Your knowledge base needs to answer every potential customer question, including extremely niche ones. The goal here is to create the most comprehensive source of information possible.

That means you need to:

Explain everything

In a knowledge base, there’s no such thing as over-explaining. In fact, you should write your support documentation as though the customer reading them is a brand-new user. Cut the jargon, and don’t assume that your customers know what you’re talking about when you use industry or product terminology.

To that end, consider getting your whole team involved in the process. Ask your technical experts how they explain certain terms to customers who aren’t specialized or technically-minded. Ask your customer service team how they break down complex procedures over the phone. What does the list of customer questions your teams have answered this year look like? If your team isn’t already tracking the questions they get, now’s a great time to start.

Here are some other ways you can create support documents that are clear and easy to understand:

  • Using simple titles that are created from the customer’s POV (i.e., “How do I do X?” instead of “Using the X Feature”)
  • Making them skimmable by using bolding, headers, and bullet-point lists
  • Including videos and how-to graphics to supplement the text

Repurpose your content

We’ve talked about FAQs before, and hopefully you already have one. This is a great place to repurpose that content. Many businesses include a “Quick links” or “Popular topics” section on their knowledge base, which is essentially a product- or category-specific FAQ.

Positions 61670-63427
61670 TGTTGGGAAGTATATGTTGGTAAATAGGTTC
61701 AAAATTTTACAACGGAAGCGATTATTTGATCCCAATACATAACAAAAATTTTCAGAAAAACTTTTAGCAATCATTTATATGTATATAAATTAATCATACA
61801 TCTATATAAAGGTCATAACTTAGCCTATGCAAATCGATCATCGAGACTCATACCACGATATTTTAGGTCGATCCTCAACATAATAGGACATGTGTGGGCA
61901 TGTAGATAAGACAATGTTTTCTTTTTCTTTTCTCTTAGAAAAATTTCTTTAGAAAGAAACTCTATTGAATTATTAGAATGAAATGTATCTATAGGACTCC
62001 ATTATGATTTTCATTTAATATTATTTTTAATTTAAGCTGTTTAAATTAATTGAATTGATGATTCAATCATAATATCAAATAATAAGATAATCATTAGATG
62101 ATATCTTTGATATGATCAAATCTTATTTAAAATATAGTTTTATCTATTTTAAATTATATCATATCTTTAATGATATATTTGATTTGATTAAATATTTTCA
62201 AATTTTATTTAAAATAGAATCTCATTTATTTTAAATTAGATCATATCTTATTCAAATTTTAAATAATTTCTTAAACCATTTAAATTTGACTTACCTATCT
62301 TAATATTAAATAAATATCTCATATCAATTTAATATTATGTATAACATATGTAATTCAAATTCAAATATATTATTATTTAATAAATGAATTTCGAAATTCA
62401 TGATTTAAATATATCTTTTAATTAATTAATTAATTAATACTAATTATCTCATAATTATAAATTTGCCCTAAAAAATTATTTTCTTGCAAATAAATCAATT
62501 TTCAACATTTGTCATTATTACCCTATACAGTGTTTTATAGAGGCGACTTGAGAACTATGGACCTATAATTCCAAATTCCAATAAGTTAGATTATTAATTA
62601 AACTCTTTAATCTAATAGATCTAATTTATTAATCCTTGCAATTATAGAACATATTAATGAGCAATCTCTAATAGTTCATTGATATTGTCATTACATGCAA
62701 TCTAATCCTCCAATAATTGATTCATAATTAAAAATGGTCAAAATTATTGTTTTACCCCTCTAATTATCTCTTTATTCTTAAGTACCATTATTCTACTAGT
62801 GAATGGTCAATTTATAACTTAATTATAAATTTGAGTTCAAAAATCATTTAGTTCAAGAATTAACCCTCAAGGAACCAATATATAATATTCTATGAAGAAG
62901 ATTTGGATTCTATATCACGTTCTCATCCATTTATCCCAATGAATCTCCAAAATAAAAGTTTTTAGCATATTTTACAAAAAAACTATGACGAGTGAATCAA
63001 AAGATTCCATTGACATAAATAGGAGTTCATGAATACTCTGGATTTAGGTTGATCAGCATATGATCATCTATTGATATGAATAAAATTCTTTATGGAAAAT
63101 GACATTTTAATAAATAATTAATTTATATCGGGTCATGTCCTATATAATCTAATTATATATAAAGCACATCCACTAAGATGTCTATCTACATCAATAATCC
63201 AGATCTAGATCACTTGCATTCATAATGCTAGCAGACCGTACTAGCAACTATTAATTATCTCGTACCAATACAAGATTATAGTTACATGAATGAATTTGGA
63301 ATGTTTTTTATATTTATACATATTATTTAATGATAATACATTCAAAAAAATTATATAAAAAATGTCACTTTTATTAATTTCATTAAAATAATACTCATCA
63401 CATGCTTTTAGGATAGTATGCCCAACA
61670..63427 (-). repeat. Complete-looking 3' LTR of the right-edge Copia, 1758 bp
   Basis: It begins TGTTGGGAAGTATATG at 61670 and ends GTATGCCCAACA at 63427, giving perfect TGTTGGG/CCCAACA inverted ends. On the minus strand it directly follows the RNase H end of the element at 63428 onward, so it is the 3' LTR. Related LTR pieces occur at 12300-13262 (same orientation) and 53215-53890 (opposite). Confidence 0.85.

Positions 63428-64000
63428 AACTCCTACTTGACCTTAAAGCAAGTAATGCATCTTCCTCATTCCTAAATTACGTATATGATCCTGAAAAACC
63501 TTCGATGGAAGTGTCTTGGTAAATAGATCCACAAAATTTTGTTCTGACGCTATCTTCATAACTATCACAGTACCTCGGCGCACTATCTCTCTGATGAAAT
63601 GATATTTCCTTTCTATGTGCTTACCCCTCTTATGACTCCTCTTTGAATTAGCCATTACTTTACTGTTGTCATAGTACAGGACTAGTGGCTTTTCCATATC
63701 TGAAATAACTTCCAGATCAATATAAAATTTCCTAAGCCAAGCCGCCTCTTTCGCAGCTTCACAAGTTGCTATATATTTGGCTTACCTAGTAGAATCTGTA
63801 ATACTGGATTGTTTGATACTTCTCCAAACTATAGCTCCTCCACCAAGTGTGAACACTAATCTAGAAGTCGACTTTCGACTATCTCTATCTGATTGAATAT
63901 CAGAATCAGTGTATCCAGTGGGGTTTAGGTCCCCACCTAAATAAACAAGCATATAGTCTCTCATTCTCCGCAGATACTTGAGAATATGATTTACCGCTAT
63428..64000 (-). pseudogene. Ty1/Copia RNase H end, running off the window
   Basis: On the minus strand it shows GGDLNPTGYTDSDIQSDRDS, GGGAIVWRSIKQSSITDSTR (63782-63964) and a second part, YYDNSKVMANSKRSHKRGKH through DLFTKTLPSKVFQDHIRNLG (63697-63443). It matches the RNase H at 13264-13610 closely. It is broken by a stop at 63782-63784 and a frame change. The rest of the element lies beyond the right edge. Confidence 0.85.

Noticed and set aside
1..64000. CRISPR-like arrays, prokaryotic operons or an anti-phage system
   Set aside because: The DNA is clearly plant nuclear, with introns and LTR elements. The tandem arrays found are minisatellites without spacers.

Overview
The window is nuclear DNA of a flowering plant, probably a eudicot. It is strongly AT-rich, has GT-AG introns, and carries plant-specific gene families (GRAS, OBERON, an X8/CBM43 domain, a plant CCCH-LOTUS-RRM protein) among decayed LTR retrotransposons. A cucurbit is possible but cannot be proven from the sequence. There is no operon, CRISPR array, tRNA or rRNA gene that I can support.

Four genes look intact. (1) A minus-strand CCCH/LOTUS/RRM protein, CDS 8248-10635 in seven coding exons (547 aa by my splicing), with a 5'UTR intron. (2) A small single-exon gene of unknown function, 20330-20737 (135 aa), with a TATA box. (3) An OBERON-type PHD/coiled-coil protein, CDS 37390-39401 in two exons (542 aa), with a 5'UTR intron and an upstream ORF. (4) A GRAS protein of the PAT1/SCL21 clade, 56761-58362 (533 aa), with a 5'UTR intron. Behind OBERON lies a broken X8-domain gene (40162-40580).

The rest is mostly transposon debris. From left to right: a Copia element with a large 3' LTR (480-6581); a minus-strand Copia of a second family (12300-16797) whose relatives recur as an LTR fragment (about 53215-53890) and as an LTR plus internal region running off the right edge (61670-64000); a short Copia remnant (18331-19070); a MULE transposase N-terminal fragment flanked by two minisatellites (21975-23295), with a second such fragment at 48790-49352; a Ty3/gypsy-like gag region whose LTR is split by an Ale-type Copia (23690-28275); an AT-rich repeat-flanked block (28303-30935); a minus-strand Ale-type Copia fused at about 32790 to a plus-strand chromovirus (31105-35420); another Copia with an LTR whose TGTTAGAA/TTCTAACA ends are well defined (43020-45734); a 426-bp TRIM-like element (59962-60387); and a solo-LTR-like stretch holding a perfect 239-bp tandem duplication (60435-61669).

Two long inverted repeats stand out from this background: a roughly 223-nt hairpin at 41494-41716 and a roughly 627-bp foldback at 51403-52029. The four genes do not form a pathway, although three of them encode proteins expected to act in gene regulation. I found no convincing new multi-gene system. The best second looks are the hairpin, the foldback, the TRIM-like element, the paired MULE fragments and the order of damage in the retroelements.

You can also make things easier for yourself in the future by making all of your support copy reusable and interlinked. For example, if one page explains a specific product feature in depth, link to that page any time that feature comes up in another question or answer. Doing this means that if that answer or feature changes, you won’t have to rewrite every article—you’ll only have to update one of them.

Go multimedia

In general, multimedia content is becoming more and more common on the internet, and your support documentation is a great place to make use of it.

Everyone takes in information differently. If you want your knowledge base to cater to the broadest range of customers possible, you have to account for this fact. Wherever you can, supplement text with images, diagrams, and videos. Videos in specific are invaluable for walking your customers through more complex processes or topics. They’re also easy to create by using simple screencasting software like Loom or Camtasia.

Don’t forget to ask for feedback

The most important thing you can do when it comes to support content? Let your customers tell you where your language is too vague, or which screenshots don’t help them.

Using this feedback, you can return to the drawing board and clarify those aspects of your support documentation that customers find…well, unsupportive. Make it as easy as possible for customers to send this feedback. One way to do this is by letting customers rate articles based on how helpful they are (a feature that Zoho Desk offers), or having a comment form at the bottom of the page.

You should also be keeping an eye out for additional questions that you need to add to documentation. Looking at customer comments, along with the terms that visitors are searching for (that don’t have a corresponding page yet), can give you a head start there.

The more time and effort you put into building a solid knowledge base, the less time you’ll be spending, in the long run, on customer support. And that time will pay off doubly, because your customers’ faith in your overall capacity to preempt and answer their questions will soar.